African Americans in Paris

African American Entertainers in Paris

Since the early 1800s, the aspiring American artist has been drawn to Paris as a kind of creative pilgrimage. The City of Lights has also obtained a special place in the hearts of the African American expatriate in search of artistic and intellectual freedom in Europe.


The Literati

In Black literature, James Baldwin is well known for his love of Paris and would reach the end of his life on French soil. Baldwin said that it took him going to Paris to learn what it meant to be an American.

The writer Richard Wright is known to have frequented the Latin Quarter and Saint-German-des-Prés of Paris and may have best described what the Black expats searched for most: "[a]ll of my life I had been full of a hunger for a new way to live." (from Black Boy).

Paris in 1924 found the poet Langston Hughes scraping by from meager wages from working in one of Montmartre's most popular night clubs. Notwithstanding, Hughes described his time in Paris as "a dream come true". Countee Cullen, Alain Locke, Claude McKay, Chester Himes are among the other historical Black literati of Paris.

The Entertainers

The singing and dancing saloon-owner Ada "Bricktop" Smith operated Chez Bricktop at 66 rue Pigalle that became a beacon of Parisian night-life from 1924 to 1961. Chez Bricktop's wide appeal is noted from its presence in the writings of Ernest Hemingway and T.S. Eliot. The poet Gwendolyn Bennett describes a 1925 evening at Chez Bricktop in his diary as follows:

"Then at 4:15 A.M. to dear old ‘Bricktop’s’ ... extremely crowded this night with our folk. Lottie Gee there on her first night in town and sings for ‘Brick’ her hit from ‘Shuffle Along’—‘I’m Just Wild About Harry.’ Her voice is not what it might have been and she had too much champaign [sic] but still there was something very personal and dear about her singing it and we colored folks just applauded like mad." (Diary of Gwendolyn Bennett, entry of 8 Aug. 1925, Schomburg Center for Research on Black Culture, New York.)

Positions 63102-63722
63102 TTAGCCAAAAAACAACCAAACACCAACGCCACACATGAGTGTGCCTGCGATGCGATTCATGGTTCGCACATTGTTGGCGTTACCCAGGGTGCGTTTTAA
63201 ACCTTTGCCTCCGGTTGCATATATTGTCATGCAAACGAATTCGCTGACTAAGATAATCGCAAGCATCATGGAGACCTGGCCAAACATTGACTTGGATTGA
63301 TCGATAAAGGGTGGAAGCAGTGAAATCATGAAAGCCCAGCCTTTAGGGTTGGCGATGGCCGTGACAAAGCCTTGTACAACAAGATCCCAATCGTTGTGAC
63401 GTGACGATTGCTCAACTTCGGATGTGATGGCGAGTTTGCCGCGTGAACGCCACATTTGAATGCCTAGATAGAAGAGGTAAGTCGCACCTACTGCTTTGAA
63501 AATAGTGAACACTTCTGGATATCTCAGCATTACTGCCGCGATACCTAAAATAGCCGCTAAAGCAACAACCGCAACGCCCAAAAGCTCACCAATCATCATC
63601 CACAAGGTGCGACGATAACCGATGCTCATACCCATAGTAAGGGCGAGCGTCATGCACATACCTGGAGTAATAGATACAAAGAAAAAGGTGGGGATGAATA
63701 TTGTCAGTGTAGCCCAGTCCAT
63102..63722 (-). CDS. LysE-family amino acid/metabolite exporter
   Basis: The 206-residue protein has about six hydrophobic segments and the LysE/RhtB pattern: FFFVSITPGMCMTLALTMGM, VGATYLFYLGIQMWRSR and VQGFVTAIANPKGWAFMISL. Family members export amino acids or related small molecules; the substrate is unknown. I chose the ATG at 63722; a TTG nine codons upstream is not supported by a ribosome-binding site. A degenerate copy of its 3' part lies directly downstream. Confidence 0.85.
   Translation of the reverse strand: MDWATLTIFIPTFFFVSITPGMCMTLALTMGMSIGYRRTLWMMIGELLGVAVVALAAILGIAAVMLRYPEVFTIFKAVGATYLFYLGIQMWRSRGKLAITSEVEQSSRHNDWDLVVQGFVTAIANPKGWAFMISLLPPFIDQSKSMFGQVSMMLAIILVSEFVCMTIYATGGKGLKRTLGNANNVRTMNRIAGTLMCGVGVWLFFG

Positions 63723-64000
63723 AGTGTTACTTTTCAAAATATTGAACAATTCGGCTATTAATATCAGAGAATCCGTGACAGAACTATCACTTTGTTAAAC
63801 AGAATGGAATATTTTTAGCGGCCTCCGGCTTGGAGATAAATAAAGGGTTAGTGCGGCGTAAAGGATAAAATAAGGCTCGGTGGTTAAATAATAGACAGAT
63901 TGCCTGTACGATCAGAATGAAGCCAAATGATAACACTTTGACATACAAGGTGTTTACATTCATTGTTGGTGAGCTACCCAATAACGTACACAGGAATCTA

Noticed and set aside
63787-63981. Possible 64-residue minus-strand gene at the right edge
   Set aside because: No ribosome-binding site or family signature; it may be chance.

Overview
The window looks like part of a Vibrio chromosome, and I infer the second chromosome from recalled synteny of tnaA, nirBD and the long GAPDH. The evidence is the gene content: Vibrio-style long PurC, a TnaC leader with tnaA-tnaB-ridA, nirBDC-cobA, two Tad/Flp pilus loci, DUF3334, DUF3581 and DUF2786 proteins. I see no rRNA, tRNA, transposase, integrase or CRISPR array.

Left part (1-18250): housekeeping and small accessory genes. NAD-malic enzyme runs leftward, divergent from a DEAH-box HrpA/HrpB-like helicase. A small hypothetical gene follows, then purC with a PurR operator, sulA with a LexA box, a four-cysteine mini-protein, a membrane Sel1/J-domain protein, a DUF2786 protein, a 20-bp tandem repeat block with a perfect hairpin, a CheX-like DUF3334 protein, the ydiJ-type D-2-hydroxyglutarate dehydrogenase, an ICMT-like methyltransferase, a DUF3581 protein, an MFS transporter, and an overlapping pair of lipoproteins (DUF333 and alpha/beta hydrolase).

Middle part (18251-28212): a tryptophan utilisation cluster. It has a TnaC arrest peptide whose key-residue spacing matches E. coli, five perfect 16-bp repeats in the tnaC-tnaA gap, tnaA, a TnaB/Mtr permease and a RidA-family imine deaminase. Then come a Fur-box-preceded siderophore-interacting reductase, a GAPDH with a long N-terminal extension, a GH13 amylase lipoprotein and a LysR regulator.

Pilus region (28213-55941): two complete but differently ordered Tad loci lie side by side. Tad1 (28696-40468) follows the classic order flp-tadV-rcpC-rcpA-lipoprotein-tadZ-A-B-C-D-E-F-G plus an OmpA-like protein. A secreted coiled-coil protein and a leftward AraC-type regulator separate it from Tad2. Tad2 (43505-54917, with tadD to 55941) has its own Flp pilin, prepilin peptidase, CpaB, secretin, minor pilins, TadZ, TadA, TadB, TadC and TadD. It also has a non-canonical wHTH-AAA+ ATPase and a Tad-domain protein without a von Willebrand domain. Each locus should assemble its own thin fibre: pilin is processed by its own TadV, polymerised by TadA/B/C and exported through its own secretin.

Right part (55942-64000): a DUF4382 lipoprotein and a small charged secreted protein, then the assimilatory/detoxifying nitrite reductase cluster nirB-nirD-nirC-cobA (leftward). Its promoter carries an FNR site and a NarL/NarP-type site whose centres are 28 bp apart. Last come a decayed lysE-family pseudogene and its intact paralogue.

Also of note among the entertainers, Josephine Baker is probably best known. New-Orleans born Sidney Bechet, called the founding father of Jazz, also made a stamp on the city when he opened the "Chez Sidney" cabaret in 1951.

Photo: Sidney Bechet with Christian Azzi at the piano (cir. 1950s, Paris)

Photo: Sidney Bechet (1897–1959)

The Fine Artists

Montparnasse has historically been of central import in the fine arts world, and a number of African-American artist worked and lived along its 6th and 14th arrondissements.

Fine artists Palmer Hayen, Lois Mailou Jones, Archibald J. Motley Jr., Nancy Elizabeth Prophet, Augusta Savage, Albert Alexander Smith, and Hale Woodruff have all lived and produced works in Paris. In 1996, the paintings of Lois Mailou Jones were featured in an art exhibition entitled "Paris, the City of Light".

Photo: Lois Mailous Jones  (b. 11/3/1905 - d. 6/9/1998) in her Paris studio, circa 1936.

Black Paris' Historic Haunts

Photo: The 369th Infantry Regiment ("Harlem Hellfighters")
(cir. December 27, 1917)

For the historical buffs, the Champs Elysees will resound as the place where the "Harlem Hellfighters" received a hero's welcome after World War I (WWI). The Harlem Hellfighters were the first all-black U.S. combat unit to be shipped overseas during WWI.

On a more controversial note, a Paris street marker will direct the traveler to the residence where the 1787 rendezvous between the U.S. President Thomas Jefferson and Sally Hemings is reported to have occurred. This Paris rendezvous resulted in the birth of a child between Jefferson and Hemings that would add African-lineage to the Jefferson family tree.

There are a growing number of Black Paris tours. A little reading, however, will make travel to Paris a more memorable experience. In perusing the ample literature you may be inspired to search out the bistros and cafes where your favorite Black writer sipped coffee, or to study the landscape that inspired one of the many Lois Mailou Jones' Paris landscapes.

For Further Reading:
  • Giovanni's Room, by James Baldwin (Delta)
  • Black Girl in Paris, by Shay Youngblood (Riverhead)
  • Harlem in Montmartre: A Paris Jazz Story Between the Great Wars, by William A. Shack (George Gund Foundation Book in African American Studies)
  • New Negro Artists in Paris: African American Painters and Sculptors in the City of Light, 1922-1934, by Teresa Leininger-Miller (Rutgers University Press)

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